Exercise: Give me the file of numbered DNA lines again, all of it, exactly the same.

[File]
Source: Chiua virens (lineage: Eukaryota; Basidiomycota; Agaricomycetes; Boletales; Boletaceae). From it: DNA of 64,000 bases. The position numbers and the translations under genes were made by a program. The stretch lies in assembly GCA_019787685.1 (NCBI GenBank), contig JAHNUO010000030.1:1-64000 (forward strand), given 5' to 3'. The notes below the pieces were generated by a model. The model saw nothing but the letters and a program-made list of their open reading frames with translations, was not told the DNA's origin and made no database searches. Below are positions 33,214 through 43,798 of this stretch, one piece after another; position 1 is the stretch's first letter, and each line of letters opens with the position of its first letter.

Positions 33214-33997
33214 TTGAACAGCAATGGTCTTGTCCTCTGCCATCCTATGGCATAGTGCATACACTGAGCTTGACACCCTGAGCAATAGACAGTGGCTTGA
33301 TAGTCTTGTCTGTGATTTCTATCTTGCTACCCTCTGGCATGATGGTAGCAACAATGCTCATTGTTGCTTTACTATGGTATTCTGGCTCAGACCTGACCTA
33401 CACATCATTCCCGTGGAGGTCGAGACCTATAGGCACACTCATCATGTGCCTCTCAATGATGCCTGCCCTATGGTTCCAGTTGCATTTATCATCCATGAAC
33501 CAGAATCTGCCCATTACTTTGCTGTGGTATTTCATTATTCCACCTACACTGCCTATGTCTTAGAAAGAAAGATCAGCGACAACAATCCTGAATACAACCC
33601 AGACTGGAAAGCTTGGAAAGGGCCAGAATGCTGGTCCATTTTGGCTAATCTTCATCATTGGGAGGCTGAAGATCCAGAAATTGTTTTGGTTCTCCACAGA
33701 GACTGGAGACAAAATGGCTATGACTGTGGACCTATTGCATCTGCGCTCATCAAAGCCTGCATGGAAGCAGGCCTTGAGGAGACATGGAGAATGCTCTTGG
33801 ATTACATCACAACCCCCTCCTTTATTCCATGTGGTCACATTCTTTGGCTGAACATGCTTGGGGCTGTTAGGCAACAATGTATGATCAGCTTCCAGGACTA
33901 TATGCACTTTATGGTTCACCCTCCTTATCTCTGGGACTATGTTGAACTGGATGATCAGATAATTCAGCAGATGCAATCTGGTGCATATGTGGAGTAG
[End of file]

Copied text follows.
Source: Chiua virens (lineage: Eukaryota; Basidiomycota; Agaricomycetes; Boletales; Boletaceae). From it: DNA of 64,000 bases. The position numbers and the translations under genes were made by a program. The stretch lies in assembly GCA_019787685.1 (NCBI GenBank), contig JAHNUO010000030.1:1-64000 (forward strand), given 5' to 3'. The notes below the pieces were generated by a model. The model saw nothing but the letters and a program-made list of their open reading frames with translations, was not told the DNA's origin and made no database searches. Below are positions 33,214 through 43,798 of this stretch, one piece after another; position 1 is the stretch's first letter, and each line of letters opens with the position of its first letter.

Positions 33214-33997
33214 TTGAACAGCAATGGTCTTGTCCTCTGCCATCCTATGGCATAGTGCATACACTGAGCTTGACACCCTGAGCAATAGACAGTGGCTTGA
33301 TAGTCTTGTCTGTGATTTCTATCTTGCTACCCTCTGGCATGATGGTAGCAACAATGCTCATTGTTGCTTTACTATGGTATTCTGGCTCAGACCTGACCTA
33401 CACATCATTCCCGTGGAGGTCGAGACCTATAGGCACACTCATCATGTGCCTCTCAATGATGCCTGCCCTATGGTTCCAGTTGCATTTATCATCCATGAAC
33501 CAGAATCTGCCCATTACTTTGCTGTGGTATTTCATTATTCCACCTACACTGCCTATGTCTTAGAAAGAAAGATCAGCGACAACAATCCTGAATACAACCC
33601 AGACTGGAAAGCTTGGAAAGGGCCAGAATGCTGGTCCATTTTGGCTAATCTTCATCATTGGGAGGCTGAAGATCCAGAAATTGTTTTGGTTCTCCACAGA
33701 GACTGGAGACAAAATGGCTATGACTGTGGACCTATTGCATCTGCGCTCATCAAAGCCTGCATGGAAGCAGGCCTTGAGGAGACATGGAGAATGCTCTTGG
33801 ATTACATCACAACCCCCTCCTTTATTCCATGTGGTCACATTCTTTGGCTGAACATGCTTGGGGCTGTTAGGCAACAATGTATGATCAGCTTCCAGGACTA
33901 TATGCACTTTATGGTTCACCCTCCTTATCTCTGGGACTATGTTGAACTGGATGATCAGATAATTCAGCAGATGCAATCTGGTGCATATGTGGAGTAG